• fear always being a procrastinator?
  • find that you're never satisfied with what you accomplish?
  • feel deprived--always working or feeling guilty about not working?
  • continually wonder "Why did I do that?" or "What's wrong with me?"
5. Are you indecisive and afraid of being criticized for making a mistake? Do you
  • delay completing projects because you try to make them perfect?
  • fear taking responsibility for decisions because you're afraid of being blamed if something goes wrong?
  • demand perfection even on low-priority work?
  • expect to be above mistakes and criticism?
  • worry endlessly about "what if something goes wrong"?
6. Are low self-esteem and lack of assertiveness holding you back from becoming productive? Do You
  • blame outside events for your failures because you're afraid to admit to any deficiencies?
  • believe "I am what I do" or "I am my net worth"?
  • feel ineffective in controlling your life?
  • fear being judged and found wanting?
Having answered "yes" to most, if not all, of the above, it seems I might have a problem, Houston.   (For some reason, the questions reminded me of the classic "I Love Lucy" episode where Lucy is making a commercial for Vita-meata-vege-min.  Her spiel, too, begins with questions: "Do you poop out at parties? Are you unpopular? Well, the answer to all your troubles is in this little bottle!. . . . And, it's so tasty too!"   Of course, Fiore's "product" is nonalcoholic, unlike Lucy's, so we are unlikely to mangle the questions in amusing but nonproductive ways upon reexamination, like she did.  "Do you pop out at parties?  Are you unpoopular?")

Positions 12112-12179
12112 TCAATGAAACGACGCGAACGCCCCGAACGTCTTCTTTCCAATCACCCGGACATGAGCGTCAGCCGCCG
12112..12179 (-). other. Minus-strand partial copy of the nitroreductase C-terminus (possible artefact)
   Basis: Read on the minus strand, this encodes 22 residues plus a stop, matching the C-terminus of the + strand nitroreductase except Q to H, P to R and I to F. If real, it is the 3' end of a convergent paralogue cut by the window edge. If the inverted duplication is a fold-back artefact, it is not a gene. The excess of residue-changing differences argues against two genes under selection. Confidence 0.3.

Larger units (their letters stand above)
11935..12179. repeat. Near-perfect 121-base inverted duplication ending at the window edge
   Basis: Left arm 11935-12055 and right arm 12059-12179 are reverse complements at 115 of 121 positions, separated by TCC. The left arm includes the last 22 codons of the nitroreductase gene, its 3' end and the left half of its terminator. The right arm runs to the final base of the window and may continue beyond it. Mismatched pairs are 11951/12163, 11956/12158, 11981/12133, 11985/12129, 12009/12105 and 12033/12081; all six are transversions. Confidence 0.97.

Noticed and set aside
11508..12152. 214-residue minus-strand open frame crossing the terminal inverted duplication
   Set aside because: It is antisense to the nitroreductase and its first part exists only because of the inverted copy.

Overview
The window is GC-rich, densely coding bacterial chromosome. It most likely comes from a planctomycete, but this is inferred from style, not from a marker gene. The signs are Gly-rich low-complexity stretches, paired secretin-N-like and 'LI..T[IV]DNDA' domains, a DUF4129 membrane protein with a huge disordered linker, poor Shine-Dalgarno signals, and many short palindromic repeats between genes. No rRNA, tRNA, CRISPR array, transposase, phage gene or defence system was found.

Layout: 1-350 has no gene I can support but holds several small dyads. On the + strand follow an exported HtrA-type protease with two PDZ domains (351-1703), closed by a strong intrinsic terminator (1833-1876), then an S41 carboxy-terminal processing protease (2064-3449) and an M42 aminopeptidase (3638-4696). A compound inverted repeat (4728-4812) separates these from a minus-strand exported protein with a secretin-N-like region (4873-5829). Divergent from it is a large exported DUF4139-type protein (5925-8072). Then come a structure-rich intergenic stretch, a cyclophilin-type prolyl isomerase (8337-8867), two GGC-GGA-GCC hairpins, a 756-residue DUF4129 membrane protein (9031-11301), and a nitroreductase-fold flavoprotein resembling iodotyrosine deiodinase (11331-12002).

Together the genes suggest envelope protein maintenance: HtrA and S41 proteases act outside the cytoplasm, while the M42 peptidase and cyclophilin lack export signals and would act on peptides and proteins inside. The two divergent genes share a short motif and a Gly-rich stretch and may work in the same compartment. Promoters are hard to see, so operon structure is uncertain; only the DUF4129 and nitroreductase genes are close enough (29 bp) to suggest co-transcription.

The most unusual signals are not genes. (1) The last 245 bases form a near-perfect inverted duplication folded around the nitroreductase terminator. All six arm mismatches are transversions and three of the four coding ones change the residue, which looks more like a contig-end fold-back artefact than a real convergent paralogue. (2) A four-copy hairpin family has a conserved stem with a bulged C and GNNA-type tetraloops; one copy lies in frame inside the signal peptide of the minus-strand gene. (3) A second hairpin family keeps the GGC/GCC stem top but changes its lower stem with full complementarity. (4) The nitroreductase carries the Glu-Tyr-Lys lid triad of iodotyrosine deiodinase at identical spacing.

But Fiore's question is why?  He rejects the notion that we procrastinate because we are lazy, or have a character defect, observing that 
. . . even the worst procrastinators have motivation and energy for some areas of their lives--sports, hobbies, reading, taking care of others, music, dancing, political debate, investments, surfing the Internet, or gardening.  So-called procrastinators can be found in every walk of life, accomplishing much in those arenas where they have chosen to devote themselves, but totally unable to get started in others.
He offers instead Denis Waitley's belief, expressed in his books The Psychology of Winning and The Joy of Workingthat we procrastinate "to temporarily relieve deep inner fears." Ah, now we're getting somewhere. But what "deep inner fears?" I have so many. Fiore relies on Theodore Rubin's Compassion and Self-Hate in identifying three key terrors--fear of failure, fear of being imperfect, and fear of impossible expectations that "prevent us from acting on and attaining humanly possible goals and relationships."  Check, check and check.  Underlying all three is the key fear--of judgment.  Checkmate.

Fiore goes on to describe the ways in which many of us sit in judgment on ourselves, and thus thwart our healthy impulses toward work and improvement.  And he recommends compassion as the foundation of changing our procrastinating ways.  It's beginning to look like all roads lead to the cushion.  

Next week:  The Rewards of Procrastination